Between October 2006 and October 2011, there were 662 accidental and undetermined deaths investigated by the Criminal Investigation Command which were caused by a variety of factors including traffic, alcohol and drugs, weapons or multiple factors.
The Army Gold Book reports at least half of these deaths were related to high‐risk behavior — with 312 drug toxicity deaths the result of high‐risk behavior.
Of the 312 deaths, 68 percent (214) involved prescription medication (oxys most prevalent). Of these 214, 48 percent (103) were not prescribed to the victim at the time of death. Drug toxicity deaths, moreover, have trended upward during this period from 22 in fiscal year 2006 to 56 in fiscal year 2010.
There were 32 prescription-related deaths determined at time of the report in fiscal year 2011 with 46 deaths still under investigation.
Based on the ratio of prescription to other drug toxicity deaths (adjudicated in fiscal year 2011), the report stated it is likely that there will be a total of about 60 prescription‐related deaths in fiscal year 2011, continuing the trend upward.
Whether or not contemporary treatments are characterized by an over‐reliance on medication, there are second‐order effects associated with the increasing ubiquity of prescription medication.
These effects include the increased availability of prescription medication for recreational use, creative compliance among patients issued medication and a real potential for accidental overdose.
For example, according to the Office of National Drug Control Policy, prescription opioid analgesics are the most commonly abused prescription drugs in the U.S., with the highest rate of abuse occurring among those between ages 18‐25.
Perhaps the most harrowing outcome of the wide availability of prescription medication is the potential for drug overdose leading to long‐term health issues and, in extreme cases, death.
In fact, research indicates that fatal poisonings from prescription pain relievers alone more than tripled since 1999.
Although most of these causes of death are trending sideways or even downward, drug-induced deaths — including deaths resulting from prescription medication — have marched steadily upward, surpassing deaths from firearms and suicides in FY2004 and vehicle accidents in FY2009.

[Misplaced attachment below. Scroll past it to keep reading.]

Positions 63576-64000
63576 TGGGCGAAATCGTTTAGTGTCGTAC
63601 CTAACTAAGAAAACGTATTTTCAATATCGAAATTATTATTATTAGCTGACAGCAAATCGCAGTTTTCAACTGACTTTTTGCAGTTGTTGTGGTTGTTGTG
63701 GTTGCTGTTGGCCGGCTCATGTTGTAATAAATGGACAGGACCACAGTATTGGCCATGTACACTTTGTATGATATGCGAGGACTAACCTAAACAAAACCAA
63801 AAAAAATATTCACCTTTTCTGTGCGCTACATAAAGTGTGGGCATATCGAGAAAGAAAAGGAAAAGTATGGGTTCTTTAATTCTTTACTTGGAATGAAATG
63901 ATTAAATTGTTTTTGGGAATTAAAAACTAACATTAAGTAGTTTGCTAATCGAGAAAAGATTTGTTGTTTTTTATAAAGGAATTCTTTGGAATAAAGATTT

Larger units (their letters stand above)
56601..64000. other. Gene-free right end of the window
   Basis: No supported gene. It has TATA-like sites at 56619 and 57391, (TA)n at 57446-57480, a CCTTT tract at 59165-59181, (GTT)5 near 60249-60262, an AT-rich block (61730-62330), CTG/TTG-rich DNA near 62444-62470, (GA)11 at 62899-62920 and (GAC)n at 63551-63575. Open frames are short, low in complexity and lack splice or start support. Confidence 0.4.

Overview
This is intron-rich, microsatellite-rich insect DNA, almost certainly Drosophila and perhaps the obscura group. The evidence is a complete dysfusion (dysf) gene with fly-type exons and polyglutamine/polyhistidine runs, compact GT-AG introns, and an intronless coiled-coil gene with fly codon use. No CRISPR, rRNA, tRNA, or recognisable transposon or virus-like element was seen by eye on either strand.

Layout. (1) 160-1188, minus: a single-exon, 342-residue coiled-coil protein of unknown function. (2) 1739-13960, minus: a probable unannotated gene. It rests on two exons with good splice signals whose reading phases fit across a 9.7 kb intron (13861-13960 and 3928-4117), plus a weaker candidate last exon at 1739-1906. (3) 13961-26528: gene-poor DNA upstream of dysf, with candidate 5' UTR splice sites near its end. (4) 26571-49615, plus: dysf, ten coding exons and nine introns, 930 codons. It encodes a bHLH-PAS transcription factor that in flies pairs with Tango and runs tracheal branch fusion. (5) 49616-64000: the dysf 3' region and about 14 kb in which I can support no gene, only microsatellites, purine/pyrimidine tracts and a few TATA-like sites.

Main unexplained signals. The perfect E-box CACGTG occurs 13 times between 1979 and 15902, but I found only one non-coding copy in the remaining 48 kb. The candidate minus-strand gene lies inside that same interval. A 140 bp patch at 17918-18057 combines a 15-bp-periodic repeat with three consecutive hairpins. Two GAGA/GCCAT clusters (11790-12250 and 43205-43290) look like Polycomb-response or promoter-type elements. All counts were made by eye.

DOD DRUG-TESTING INSTRUCTION
“In accordance with the DOD instruction — our normal military drug-testing program — commanders have a lot of flexibility to test to at least 100 percent of their end strength every year, randomly. As a body, the Army tests about 200 percent a year active-duty, including mobilized and National Guardsmen,” Bailey said.
More than 1.4 million urinary samples were tested last year.
“So every month at every major installation, commanders test four percent a week or 12 percent a month, randomly, and then if commanders have concerns about a particular kind of mission, they can do a unit sweep in which every Soldier will be tested. It’s part of everyday life in maneuver units in the operational Army,” he said.
Bailey commends the technological precision and excellence of the drug-testing system. He said it’s forensically solid and meets a very high standard of proof, and that speaks well of the process and the Soldiers and commanders that do the good work every day to ensure it remains that way.
For more information on controlled prescriptions,Soldiers can visit their unit substance abuse program office or go to their installation pharmacy.
If Army Substance Abuse Program personnel, commanders, 1st sergeants and unit prevention leaders have questions, email firstname.lastname@example.org.
Also, visit ASAP at http://acsap.army.mil/sso/pages/index.jsp.
View the Army Gold Book at http://usarmy.vo.llnwd.net/e2/c/downloads/232541.pdf